But your idea is that the -- that the truth can, you see, cannot wait for you, but that you say what the truth is. And if you don't admit it, then it isn't true. This is ridiculous. Nothing is changed because you say, "I don't believe in dogma." You depend on all the dogmas in the world. You believe certainly in the -- every human being practically in his life believes that God created the universe, that his sons, through suffering can redeem the universe, and that the Holy Spirit makes people live peacefully together. And yet everybody in this country says the Trinity is just a joke. No Jew in this country who doesn't believe in the Trinity, practically. Everybody does. Mr. Einstein, or what-not. But they -- you -- you are not interested in what's behind you. You just live heartily and into the open and say, "There is no dogma, there is no premise, no basis for my existence."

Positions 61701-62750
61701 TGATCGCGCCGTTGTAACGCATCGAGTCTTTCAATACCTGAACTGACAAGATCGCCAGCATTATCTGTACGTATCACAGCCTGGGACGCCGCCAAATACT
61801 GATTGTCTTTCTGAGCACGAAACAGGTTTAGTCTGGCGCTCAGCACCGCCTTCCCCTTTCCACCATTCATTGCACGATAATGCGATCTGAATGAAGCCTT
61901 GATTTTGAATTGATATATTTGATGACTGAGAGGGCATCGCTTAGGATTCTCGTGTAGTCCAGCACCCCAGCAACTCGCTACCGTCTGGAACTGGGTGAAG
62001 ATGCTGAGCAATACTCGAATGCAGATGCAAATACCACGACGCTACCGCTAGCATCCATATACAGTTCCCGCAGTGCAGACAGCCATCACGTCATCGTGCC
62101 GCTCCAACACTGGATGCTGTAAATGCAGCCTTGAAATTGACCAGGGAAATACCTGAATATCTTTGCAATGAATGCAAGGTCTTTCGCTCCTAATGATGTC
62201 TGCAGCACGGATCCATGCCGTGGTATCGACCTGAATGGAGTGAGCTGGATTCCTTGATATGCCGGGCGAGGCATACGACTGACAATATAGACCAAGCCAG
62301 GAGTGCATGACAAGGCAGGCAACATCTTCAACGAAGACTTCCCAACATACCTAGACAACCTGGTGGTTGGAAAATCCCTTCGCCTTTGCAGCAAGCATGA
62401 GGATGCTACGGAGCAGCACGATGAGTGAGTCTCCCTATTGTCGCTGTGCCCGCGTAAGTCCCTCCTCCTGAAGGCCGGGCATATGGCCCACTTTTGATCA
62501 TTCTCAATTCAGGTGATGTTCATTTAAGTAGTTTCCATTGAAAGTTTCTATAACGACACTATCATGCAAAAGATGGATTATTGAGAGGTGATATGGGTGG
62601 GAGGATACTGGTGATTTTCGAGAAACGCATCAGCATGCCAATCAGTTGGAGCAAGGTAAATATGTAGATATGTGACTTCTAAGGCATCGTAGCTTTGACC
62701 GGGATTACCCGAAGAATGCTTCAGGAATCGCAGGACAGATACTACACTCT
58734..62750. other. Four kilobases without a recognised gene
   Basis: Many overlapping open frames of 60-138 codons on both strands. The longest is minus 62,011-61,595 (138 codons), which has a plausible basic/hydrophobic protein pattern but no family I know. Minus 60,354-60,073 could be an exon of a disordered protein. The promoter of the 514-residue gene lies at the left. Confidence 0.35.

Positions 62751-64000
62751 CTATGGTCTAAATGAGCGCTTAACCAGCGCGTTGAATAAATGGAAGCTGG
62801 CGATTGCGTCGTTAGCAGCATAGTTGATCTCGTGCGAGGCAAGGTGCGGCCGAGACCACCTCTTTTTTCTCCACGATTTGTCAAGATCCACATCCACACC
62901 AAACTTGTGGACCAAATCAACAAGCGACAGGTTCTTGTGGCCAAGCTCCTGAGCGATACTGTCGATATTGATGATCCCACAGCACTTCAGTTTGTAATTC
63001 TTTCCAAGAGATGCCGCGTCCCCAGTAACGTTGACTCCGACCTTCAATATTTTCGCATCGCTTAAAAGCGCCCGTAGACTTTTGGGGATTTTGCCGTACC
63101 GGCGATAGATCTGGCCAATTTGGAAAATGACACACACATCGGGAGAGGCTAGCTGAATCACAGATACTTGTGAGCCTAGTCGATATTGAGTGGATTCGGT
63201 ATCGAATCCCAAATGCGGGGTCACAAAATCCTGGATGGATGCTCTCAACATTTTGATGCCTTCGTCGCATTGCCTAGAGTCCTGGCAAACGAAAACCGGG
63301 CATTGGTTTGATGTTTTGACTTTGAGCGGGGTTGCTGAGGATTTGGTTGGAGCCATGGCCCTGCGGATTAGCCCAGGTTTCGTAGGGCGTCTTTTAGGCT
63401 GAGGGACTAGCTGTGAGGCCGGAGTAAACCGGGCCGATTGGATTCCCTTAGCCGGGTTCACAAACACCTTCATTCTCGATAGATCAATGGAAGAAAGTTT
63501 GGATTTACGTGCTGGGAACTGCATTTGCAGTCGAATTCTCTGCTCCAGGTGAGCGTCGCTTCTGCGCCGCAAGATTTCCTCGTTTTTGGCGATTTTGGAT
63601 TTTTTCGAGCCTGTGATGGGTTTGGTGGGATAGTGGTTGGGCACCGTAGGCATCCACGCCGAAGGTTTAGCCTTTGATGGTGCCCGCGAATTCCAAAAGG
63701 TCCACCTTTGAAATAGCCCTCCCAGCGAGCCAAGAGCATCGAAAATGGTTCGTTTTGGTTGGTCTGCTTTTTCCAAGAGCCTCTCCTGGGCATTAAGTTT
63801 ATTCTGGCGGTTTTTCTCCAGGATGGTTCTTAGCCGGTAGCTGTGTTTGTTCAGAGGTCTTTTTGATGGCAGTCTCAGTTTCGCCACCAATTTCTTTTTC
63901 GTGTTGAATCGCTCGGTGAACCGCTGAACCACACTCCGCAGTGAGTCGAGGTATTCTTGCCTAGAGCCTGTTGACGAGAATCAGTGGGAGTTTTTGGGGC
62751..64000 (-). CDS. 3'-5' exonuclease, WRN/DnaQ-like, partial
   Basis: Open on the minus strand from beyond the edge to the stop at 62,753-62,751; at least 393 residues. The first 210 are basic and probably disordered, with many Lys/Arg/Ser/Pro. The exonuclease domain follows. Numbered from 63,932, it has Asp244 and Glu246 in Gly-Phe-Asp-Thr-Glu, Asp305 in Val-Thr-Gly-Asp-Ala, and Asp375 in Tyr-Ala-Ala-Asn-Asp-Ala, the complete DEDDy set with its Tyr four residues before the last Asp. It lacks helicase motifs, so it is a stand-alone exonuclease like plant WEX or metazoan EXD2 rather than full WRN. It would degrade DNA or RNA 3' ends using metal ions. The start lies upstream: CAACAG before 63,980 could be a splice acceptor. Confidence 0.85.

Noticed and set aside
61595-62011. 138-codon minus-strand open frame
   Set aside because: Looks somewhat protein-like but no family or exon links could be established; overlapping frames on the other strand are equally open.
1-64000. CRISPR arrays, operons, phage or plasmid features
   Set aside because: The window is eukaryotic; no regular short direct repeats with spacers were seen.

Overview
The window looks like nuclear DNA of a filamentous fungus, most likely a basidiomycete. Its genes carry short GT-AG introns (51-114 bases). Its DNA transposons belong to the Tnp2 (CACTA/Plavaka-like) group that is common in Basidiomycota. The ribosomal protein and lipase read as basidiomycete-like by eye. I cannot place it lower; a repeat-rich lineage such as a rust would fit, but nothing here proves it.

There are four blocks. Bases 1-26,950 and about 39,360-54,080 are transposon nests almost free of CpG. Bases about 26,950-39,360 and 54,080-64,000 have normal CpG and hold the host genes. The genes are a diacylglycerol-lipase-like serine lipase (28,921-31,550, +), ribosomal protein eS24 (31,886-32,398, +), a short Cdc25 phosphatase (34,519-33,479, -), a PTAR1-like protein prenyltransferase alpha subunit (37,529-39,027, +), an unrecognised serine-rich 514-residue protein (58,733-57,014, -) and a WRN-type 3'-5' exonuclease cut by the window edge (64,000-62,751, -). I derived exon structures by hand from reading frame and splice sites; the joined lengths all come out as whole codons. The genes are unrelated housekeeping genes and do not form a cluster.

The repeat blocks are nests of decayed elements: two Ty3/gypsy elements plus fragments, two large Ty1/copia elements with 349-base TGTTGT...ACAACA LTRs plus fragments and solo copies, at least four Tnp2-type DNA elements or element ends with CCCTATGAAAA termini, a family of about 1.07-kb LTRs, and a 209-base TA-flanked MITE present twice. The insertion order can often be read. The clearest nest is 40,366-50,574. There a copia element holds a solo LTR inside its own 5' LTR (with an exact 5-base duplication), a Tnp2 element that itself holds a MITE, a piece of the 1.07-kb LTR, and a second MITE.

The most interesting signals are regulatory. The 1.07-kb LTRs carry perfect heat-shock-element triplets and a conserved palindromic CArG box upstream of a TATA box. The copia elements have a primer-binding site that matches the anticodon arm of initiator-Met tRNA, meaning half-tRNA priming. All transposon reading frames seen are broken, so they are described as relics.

No -- I know what you're going to say. I'm not interested. I've heard this too often, Sir. You always say the same thing. Say something original, then I listen to you. This is just all -- what you had in your mind before you heard this.